It has been suggested, although there was no proof to back up the claim, that Roose had been paid by someone in the Boleyn family to poison Fisher, an opponent of Henry VIII’s church reforms and his plan to divorce Catherine of Aragon and marry Anne Boleyn.
Roose was arrested and was denied the chance to plead his case. Henry VIII's Act of Poisoning was quickly passed making murder by poisoning high treason that was punishable by boiling. Was this dreadful punishment specifically created because Roose was a cook?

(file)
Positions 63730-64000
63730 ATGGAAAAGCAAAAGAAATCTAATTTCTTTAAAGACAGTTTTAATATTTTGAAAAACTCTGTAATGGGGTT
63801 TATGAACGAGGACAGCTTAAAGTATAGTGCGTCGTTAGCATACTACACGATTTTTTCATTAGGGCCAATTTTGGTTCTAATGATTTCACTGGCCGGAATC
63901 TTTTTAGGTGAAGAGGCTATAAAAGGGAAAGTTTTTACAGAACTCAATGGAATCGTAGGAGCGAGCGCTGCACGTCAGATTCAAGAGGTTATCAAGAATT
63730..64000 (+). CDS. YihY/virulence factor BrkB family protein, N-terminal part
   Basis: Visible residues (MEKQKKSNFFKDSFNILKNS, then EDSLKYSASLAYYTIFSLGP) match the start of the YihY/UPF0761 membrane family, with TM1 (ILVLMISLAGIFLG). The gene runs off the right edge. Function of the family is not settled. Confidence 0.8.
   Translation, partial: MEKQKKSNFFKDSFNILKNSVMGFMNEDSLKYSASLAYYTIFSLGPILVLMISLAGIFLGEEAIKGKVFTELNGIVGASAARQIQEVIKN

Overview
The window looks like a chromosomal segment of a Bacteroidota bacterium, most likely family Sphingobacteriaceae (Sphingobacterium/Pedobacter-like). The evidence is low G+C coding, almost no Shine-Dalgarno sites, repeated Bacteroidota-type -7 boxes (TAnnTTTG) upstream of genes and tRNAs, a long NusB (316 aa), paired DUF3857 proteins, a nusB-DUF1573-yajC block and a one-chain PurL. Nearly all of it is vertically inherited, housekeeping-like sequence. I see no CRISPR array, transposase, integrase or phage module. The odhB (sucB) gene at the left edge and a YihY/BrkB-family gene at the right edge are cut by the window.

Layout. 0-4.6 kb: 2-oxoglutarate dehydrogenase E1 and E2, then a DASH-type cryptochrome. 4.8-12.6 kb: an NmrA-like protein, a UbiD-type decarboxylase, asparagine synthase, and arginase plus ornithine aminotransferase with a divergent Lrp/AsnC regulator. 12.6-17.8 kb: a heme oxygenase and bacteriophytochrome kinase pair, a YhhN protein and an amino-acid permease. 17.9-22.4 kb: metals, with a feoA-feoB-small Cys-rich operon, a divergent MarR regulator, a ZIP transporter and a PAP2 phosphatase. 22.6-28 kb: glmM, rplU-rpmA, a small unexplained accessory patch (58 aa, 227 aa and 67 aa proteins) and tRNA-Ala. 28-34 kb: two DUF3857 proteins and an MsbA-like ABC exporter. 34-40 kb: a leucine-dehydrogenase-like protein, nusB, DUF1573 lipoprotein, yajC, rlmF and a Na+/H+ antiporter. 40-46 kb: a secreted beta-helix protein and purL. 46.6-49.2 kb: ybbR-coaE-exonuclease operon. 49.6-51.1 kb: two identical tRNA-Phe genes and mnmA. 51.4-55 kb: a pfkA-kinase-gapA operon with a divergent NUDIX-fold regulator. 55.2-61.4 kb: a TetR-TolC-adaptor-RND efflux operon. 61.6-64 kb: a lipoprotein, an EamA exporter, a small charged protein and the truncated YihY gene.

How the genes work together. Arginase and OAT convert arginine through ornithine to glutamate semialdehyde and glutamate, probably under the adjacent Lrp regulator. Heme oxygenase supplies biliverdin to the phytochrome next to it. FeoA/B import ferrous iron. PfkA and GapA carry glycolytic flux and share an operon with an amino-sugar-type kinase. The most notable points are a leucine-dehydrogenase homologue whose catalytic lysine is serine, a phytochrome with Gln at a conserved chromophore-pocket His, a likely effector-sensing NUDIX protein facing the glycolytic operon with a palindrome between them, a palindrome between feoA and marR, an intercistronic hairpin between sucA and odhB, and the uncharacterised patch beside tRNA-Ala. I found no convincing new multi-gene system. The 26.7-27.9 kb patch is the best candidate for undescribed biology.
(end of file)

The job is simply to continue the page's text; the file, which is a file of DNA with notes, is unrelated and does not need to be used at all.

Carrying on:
Richard Roose met his horrific death, boiled in front of a large crowd at Smithfield in London on this day in 1531, his case was mentioned in the chronicle of the Grey Friars of London
"This yere was a coke boylyd in a cauderne in Smythfeld for he wolde a powsyned the bishop of Rochester Fycher
with dyvers of hys servanttes, and he was lockyd in a chayne and pullyd up and downe with a gybbyt at dyvers tymes
tyll he was dede.